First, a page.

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Setlist: (Incomplete!)

They Might Be Giants
— with Soul Coughing opening —
Newport Music Hall in Columbus, OH
March 8, 1995 at 8:00 PM

Fan Recaps and Comments:

Tickets were $12.50 in advance, $14 day of show.

Review by Bill Eichenberger, Columbus Dispatch (Mar. 9, 1995):

They Might Be Giants were a cheesy lounge act last night in the Newport Music Hall. They were a hard rock band fond of distortion. They were a dance party band. They were an avant garde jazz band. They were a heavy metal band. They were a conga band. They were a pop band. They were a surf-spy band.
In short, They Might Be Giants were any dang kind of band they wanted to be.
But then, what would you expect from a couple of guys - leaders John Flansburgh and John Linell - who have their own dial-a-song phone number where fans can check in daily for a new tune? (They sent out a flyer once that said of dial-a-song: "It's free when you call from work!")
In recent years ultranerds Flansburgh and Linell have added an honest-to-goodness backing band - they used to tour with a tape machine - featuring this time around former Pere Ubu bassist Tony Maimone, drummer Brian Doherty and a crack horn section.
The band united in the madness that is a They Might Be Giants concert.
Flansburgh kicked off the hour and 45-minute show with an a cappella song about a 1,000-year-old man featuring the refrain, "1,000 years old, yes, I'd say that's old!"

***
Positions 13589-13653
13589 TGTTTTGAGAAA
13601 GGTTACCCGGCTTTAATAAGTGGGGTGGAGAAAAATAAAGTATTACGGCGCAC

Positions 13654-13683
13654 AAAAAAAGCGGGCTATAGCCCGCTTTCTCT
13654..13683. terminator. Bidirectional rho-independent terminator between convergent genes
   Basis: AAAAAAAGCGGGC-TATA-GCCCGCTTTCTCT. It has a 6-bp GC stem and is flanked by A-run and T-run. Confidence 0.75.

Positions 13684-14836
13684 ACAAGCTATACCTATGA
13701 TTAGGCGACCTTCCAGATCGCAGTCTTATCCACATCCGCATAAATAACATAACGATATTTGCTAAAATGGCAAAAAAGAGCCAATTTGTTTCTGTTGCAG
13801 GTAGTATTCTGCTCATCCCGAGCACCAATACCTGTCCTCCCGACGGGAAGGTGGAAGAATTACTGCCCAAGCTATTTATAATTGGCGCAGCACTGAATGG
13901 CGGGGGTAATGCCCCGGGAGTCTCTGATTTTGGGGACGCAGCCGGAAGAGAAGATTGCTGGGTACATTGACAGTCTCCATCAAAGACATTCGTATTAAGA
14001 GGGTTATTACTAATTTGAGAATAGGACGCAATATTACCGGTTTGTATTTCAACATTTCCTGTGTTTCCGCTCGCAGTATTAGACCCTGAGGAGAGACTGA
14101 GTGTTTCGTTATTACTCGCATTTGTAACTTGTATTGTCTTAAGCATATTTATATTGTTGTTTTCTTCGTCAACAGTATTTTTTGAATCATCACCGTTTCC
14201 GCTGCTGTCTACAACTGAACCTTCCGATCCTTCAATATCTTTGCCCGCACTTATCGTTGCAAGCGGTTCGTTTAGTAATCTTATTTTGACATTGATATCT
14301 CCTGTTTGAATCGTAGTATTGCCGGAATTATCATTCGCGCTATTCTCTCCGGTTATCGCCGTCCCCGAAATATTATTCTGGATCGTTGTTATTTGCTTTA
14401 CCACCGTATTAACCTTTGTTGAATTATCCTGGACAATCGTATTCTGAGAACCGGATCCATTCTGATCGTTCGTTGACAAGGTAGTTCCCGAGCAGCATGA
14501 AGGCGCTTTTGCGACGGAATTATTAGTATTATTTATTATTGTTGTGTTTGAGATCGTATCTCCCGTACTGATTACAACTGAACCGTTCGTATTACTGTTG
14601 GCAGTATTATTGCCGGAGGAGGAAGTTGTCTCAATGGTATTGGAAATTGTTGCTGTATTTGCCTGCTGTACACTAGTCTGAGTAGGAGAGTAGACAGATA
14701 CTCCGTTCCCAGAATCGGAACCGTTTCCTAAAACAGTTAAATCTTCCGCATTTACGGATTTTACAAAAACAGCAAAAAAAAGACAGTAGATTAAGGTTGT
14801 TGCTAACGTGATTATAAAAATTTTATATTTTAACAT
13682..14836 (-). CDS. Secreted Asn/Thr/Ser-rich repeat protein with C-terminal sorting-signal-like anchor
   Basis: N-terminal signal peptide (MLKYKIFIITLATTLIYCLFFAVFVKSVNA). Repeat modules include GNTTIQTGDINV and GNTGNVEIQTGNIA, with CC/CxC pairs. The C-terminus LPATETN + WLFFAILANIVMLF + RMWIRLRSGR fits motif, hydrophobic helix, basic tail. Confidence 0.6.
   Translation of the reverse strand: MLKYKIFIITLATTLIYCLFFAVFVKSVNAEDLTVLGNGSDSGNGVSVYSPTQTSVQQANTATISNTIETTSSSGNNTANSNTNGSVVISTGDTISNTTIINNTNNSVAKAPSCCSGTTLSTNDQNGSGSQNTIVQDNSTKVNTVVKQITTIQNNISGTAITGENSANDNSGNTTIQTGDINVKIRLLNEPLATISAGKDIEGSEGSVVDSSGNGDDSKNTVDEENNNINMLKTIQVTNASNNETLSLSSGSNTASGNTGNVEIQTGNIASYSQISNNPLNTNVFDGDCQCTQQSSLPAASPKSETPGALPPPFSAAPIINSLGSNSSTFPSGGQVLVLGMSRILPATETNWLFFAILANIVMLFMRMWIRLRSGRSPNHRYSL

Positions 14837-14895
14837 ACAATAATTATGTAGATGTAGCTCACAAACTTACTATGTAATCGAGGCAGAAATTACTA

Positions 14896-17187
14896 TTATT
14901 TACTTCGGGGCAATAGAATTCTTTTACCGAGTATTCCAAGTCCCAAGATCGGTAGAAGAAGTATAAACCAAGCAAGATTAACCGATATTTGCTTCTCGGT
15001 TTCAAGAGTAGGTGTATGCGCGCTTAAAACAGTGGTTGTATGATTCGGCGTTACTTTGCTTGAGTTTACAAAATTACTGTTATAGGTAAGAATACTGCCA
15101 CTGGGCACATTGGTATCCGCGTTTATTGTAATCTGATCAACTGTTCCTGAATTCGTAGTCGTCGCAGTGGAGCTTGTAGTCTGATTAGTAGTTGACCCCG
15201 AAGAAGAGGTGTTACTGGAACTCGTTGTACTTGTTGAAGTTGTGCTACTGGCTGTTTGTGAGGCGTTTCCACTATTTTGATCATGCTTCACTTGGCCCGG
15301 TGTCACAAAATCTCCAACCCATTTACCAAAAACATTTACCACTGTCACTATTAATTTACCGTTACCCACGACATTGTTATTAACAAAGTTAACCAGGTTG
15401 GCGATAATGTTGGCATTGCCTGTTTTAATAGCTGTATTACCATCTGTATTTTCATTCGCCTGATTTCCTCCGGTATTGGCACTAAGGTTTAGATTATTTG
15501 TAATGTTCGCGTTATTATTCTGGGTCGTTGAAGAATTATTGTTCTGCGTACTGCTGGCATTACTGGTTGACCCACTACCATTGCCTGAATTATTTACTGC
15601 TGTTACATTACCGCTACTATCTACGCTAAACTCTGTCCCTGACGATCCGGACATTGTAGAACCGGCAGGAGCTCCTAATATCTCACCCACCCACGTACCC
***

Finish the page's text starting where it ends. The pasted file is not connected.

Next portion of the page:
Later, Flansburgh asked the audience to form a conga line, advising the 1,250 fans: "Grab the hips of the consenting adult in front of you" and, "If it's coming at you, get out of the way or join the conga line - speed kills."
The group easily moved from one musical style to another, from one continent to another, from Earth to outer space, whirling through its set on a gleeful mission to administer cool sounds to its disciples.
They even marched their drummer front and center to play glockenspiel on one number. (TMBG may be the only band touring these days with a drummer whose "first" instrument is glockenspiel!)
Believe it or not, as good as the band sounded, there is a group of former TMBG fans on the Internet dedicated to "dumping the band."
So TMBG isn't as quirky with a band as they were touring as a geeky duo with tape machine. Theirs is still one of the weirdest (and wildest) bands on the block.